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The Honolulu Advertiser

Posted on: Friday, June 24, 2005

Father's death changes writer-director

By Michael Tsai
Advertiser Staff Writer

Best known for his comedic chops, kama'aina writer-director Chris Palzis is in the midst of perhaps his most serious and heartfelt project to date.

Palzis, who wrote, directed and produced the film "Bad Trip" (just released on DVD), has made a career mining inspiration from everyday life — usually with humorous results. But his artistic response to the recent death of his father, Peter, is taking Palzis in a different direction.

Peter Palzis died of pancreatic cancer last October at the age of 67. "It happened very quickly," Chris Palzis said. "And it shook me to my utter core.

"My first seven scripts were very light comedies, almost slapstick," he said. "But when my dad passed away, I switched gears. It made me step back and reflect. I want to contribute something besides laughter. I want to write a piece that is more substantive, something that says more."

Palzis, whose sister is actress Kelly Preston, is working on a screenplay based on his father's experience. Regardless of how commercially viable the project may or may not be, he says he's committed to bringing it to the screen.

"It's a warm piece," he says. "I think it can be commercially successful."

But Palzis has more immediate tasks at hand. In addition to promoting the release of the "Bad Trip" DVD, he's also developing a new feature project with Lion's Gate Films tentatively titled "One Night Stand." The film is a comedy about a woman who has a one-nighter with a famous actor and becomes a lovelorn stalker.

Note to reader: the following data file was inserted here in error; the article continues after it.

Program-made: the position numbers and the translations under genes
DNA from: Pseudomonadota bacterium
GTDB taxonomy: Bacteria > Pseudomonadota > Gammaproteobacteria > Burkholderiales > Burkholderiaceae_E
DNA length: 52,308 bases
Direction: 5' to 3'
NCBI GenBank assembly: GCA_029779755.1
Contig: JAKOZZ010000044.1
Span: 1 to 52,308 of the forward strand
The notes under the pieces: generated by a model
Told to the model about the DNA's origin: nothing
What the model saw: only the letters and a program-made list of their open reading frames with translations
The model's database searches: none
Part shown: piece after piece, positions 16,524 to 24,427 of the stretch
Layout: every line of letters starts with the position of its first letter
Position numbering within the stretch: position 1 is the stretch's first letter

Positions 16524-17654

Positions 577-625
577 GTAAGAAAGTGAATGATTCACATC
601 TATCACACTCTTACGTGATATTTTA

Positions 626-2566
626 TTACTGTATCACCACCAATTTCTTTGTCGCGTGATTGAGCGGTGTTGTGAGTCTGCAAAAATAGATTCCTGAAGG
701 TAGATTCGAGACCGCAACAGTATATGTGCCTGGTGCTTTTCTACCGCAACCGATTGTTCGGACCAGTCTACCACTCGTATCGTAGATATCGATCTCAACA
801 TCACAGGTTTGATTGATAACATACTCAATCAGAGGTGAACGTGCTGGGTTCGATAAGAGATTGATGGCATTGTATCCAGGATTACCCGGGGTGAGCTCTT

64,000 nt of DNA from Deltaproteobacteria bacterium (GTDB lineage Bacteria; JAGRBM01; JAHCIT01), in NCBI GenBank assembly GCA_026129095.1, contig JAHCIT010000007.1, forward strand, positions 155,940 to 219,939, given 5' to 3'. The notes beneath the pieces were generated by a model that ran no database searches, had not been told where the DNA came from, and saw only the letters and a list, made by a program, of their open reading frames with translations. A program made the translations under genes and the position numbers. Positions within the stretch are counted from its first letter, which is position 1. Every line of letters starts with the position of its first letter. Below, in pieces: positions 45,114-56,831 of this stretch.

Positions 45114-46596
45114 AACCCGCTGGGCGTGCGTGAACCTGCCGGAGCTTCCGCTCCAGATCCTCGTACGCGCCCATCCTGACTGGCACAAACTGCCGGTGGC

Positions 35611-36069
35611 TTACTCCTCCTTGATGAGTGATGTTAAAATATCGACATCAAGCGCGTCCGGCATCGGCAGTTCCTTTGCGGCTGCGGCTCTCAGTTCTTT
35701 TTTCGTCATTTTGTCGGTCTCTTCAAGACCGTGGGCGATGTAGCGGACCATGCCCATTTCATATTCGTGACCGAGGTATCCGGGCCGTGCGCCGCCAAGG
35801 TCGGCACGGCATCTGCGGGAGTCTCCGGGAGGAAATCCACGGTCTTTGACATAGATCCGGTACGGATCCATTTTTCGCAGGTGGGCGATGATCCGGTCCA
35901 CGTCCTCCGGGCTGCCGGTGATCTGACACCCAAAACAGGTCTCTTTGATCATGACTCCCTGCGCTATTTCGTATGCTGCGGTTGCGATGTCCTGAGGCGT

Palzis, who grew up in Kaimuki and graduated from Punahou, has worked in various capacities on 20 major studio productions, including "As Good As It Gets," "Jerry Maguire" and "Primary Colors." He's also produced and directed a number of short films and music videos.

Palzis has gained attention as much for his creative business approach as his filmmaking.

He self-financed the Coolio and Krayzie Bone music video "I Don't Wanna Die," which served as a prequel for "Bad Trip." The video eventually helped Palzis land a distribution deal for "Bad Trip" through Lion's Gate.

Palzis shot another video with Coolio ("Ghetto Square Dance"), which will be released this summer.

Palzis, who lives in Playa del Rey, Calif., says he still has difficulty reconciling his career with his love for Hawai'i.

"The big challenge is this business rips you away from Hawai'i," he says.

HIFF summer Fun

The Hawaii International Film Festival's 25th birthday party continues tomorrow with a trio of films at the Hawai'i Theatre Center.

The HIFF Summer Saturday kicks off at 12:30 p.m. with the French psychological drama "The Beat That My Heart Skipped." Based on James Toback's cult favorite "Fingers," the film tells the story of a petty criminal who seeks redemption through the piano.

The second film, screening at 3:30 p.m., is "Mughal-E-Azam," a 1960 Bollywood extravaganza based on the legendary love between Prince Salim, son of the Mughal emperor Akbar, and a dancer named Anarkali.